Ask Our Experts: Manifold-Style Plumbing Systems

May 3, 2017 | 6:50 pm


Question for Our Experts:

I’ve seen “manifold” plumbing systems in newer homes – the kind where each faucet, toilet, or shower has a home-run supply of water (both hot and cold) from your water source.  Are these newer-style systems better than traditional plumbing?

Our Experts’ Answer:

Short Answer

For the most part – yes, these newer-style systems are “better” than traditional plumbing systems (such as copper piping systems found in many older homes).  Of course, we speak with a broad brush almost anytime we say that something is “better” – every home or apartment complex is unique, so the best solution for your particular situation may be different from your neighbors.  Read on to discover some of the pros and cons of these systems.

Detailed Answer

Great question!  For reference, we’ve included a small snapshot of a manifold block for those readers who are not familiar with these types of systems.  In a nutshell, manifold systems allow for direct connections from your water source to each individual fixture.  So, for example, there’s a dedicated tube taking water from the manifold in your basement directly to the “cold” handle of your master bathroom sink.  There’s another dedicated tube taking water from the manifold in your basement directly to the “hot” handle of your master bathroom sink.  And there’s still another dedicated tube taking water from the manifold in your basement directly to the toilet in your master bathroom.  This makes for lots of tubing running throughout your home – but it also means more reliable temperatures and more consistent water pressure, since each fixture has its own dedicated supply of water.  Additionally, manifold systems allow you to turn off the water going to each individual fixture; so, for example, you could cut off the water going to your exterior hose in the winter (to prevent freezing) without affecting the water supply throughout the remainder of your home.  This is in contrast to traditional plumbing systems that rely on “main arteries” (larger copper pipes, for example) taking water throughout your home, branching off to each individual room or fixture along the way.

Here’s a quick re-cap and summary of the pros and cons of manifold-style plumbing systems:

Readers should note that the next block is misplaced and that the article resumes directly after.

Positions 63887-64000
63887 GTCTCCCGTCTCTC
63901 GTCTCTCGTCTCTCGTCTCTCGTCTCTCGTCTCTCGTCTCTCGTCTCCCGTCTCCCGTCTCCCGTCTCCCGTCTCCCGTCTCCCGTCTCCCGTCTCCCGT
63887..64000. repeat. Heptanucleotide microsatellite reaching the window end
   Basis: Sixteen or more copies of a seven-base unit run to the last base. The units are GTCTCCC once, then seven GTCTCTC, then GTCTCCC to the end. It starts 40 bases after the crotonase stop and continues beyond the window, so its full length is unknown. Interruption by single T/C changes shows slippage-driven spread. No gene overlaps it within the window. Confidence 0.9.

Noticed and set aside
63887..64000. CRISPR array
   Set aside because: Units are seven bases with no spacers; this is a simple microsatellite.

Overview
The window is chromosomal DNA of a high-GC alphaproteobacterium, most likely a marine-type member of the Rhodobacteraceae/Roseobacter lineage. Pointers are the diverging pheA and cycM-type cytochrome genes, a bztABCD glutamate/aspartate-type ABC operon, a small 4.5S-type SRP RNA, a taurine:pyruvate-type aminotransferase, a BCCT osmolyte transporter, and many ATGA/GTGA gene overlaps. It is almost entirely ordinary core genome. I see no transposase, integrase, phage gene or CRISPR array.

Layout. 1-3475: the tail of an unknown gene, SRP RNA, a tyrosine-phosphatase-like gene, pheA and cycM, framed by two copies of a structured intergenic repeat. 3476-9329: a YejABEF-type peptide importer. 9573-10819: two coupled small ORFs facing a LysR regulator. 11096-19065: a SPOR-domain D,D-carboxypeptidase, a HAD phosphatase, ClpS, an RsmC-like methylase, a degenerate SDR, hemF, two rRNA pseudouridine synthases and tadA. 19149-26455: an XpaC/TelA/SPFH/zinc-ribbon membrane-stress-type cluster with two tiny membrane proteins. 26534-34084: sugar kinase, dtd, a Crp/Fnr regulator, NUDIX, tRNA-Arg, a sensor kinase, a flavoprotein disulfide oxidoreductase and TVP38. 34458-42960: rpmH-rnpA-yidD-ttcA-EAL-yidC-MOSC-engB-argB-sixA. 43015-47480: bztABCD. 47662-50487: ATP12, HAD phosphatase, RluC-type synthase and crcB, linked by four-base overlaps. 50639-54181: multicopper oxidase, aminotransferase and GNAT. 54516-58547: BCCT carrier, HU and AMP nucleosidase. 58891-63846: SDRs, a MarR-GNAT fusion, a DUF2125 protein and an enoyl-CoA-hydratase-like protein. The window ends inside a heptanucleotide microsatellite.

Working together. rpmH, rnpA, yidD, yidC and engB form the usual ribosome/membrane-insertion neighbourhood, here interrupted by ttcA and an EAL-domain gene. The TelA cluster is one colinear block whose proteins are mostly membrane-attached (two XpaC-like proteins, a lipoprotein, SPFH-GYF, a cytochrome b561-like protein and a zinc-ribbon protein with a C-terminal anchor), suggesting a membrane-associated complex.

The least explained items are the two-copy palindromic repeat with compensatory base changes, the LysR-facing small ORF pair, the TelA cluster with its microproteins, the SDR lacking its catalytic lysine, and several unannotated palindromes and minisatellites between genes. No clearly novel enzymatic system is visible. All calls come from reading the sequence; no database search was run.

• Each fixture is connected to the manifold separately, which allows for independent control of that particular fixture.
  • Because each fixture is connected to the manifold, this eliminates fluctuating pressure concerns causing scalding and cold occurrences.
  • Each fixture will also have a shut off at the manifold, which allows for isolation should repair to the fixture be required.
  • Assuming it’s installed during a new home build-out, a manifold system also (generally) requires less labor, is easier to install, and uses pex tubing which lasts longer than copper or other material.
  • The best application for this is new construction. It would be difficult and most likely cost prohibitive to convert to manifold-style plumbing systems in existing homes.

In conclusion, though every scenario is unique, manifold-style plumbing systems are a great option for most new homes.  That’s why more and more homeowners are finding them in their homes as time goes by!  Keep in mind that similar systems are also good options for apartment complexes and other commercial applications.

Has anything here piqued your interest?  We’d love to speak with you about it.  Give us a call today!

Tuckey Mechanical Services provides HVAC system installation, maintenance, and repair services throughout South Central Pennsylvania.  Tuckey (PA HIC # 15821) can be reached at 717-249-1535 or
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DISCLAIMER: This article is provided as a reference guide only. A qualified, professional contractor like the Tuckey Companies should handle all interior design, mechanical, electrical, plumbing, remodeling, metal fabrication, and restoration projects. Information presented here is of a general nature that may not be applicable in all situations. Tips, articles, and accompanying information do not represent an official recommendation of the Tuckey Companies.

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